The Zero-G was a highly anticipated offstring yo-yo that never actually hit the market. It was one of Yomega’s first attempts at creating a rubber shelled yo-yo, a effort that would again appear in their Xodus, Crossfire, and Lancer.
Friction stickers and rubber shells seemed to be the two patented items that everyone wanted. Just as companies were trying to work their way around the friction brake pad patent, many were also trying to get around Henry’s patented removable rubber shells patent.
Yomega’s idea was simple, don’t make the shells removable. Which also solved the problem of how to work with soft rubber without it flying off of a high spinning yo-yo. the Zero-G’s plastic shells are assembled over the rubber shells, locking the shells in to place and making removal of the shells impossible without dis-assembling the plastic body.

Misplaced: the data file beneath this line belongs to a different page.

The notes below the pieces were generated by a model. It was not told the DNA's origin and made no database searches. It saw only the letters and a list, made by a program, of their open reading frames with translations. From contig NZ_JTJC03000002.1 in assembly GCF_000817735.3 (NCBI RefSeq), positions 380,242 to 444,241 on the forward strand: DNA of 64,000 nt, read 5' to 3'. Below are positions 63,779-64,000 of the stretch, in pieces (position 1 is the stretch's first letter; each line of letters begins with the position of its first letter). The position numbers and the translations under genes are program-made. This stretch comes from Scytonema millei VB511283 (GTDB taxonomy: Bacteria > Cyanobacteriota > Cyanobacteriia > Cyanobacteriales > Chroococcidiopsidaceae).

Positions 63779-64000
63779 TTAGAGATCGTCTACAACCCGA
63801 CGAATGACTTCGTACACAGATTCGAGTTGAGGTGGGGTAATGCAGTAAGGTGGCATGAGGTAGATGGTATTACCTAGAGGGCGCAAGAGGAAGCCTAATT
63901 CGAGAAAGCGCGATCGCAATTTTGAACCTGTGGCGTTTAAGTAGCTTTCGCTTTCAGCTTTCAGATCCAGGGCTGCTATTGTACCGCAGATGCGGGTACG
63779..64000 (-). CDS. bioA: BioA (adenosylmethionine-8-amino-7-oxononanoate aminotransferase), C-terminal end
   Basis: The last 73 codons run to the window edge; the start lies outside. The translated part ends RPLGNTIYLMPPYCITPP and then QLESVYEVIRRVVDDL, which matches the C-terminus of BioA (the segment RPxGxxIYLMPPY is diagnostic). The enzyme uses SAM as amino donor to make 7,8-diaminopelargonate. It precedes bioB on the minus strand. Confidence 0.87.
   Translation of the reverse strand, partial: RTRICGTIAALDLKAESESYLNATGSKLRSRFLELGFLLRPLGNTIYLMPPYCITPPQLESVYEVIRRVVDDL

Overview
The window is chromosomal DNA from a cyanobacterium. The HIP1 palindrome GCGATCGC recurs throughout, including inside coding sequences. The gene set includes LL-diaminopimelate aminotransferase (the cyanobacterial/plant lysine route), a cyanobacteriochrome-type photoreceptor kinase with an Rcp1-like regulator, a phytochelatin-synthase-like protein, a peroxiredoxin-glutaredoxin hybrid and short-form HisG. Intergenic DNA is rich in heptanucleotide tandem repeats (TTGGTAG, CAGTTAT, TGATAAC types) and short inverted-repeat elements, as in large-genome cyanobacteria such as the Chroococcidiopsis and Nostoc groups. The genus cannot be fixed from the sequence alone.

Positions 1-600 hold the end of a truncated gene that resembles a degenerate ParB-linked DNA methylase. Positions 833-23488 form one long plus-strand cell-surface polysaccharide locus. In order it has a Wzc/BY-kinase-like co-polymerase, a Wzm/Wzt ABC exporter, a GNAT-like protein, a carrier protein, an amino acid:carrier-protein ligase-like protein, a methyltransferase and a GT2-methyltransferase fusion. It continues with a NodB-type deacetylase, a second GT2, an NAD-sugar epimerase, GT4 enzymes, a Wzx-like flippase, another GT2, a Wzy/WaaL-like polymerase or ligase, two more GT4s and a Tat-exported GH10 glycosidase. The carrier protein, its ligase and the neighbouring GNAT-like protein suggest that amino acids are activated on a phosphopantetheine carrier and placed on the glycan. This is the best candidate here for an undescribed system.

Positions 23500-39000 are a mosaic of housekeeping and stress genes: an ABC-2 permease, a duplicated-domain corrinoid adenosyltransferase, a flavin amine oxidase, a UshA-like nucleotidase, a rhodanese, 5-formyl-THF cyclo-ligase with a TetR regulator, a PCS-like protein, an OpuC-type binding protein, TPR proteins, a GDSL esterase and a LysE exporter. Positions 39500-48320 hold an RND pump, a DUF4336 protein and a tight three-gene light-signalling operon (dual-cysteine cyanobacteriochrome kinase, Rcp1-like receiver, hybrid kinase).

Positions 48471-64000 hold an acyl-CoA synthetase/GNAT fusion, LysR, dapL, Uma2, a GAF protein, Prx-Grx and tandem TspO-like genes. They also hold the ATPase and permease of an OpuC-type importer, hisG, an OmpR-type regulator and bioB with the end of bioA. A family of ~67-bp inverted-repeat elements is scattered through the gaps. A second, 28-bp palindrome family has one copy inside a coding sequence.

Those who are familiar with the new “soft-core” process that Yomega are doing with yo-yos like the Crossfire, you may notice similarities between the assembly of the Zero-G and that of the Crossfire.
The biggest technical flaw with the Zero-G would have to be it’s trans-axle system. Yomega decided to use a trans-axle system similar to the Fireball (probably to save money), but the Zero-G’s trans-axle was much narrower. Meaning you couldn’t exchange it’s parts with a fireball or any of their ball bearing yo-yos. Around this time, Yomega really seemed to be into making all their systems incompatible. They didn’t want you to be able to buy a fireball, through in some bearings, and make your own Raider. The parts were all propietary, so that Yomega had full control of their yo-yos. Ultimately, Yomega released that making all their parts inter-changable would only help their sales (open source yo-yos), but not in time for the Zero-G
This one is on eBay right now.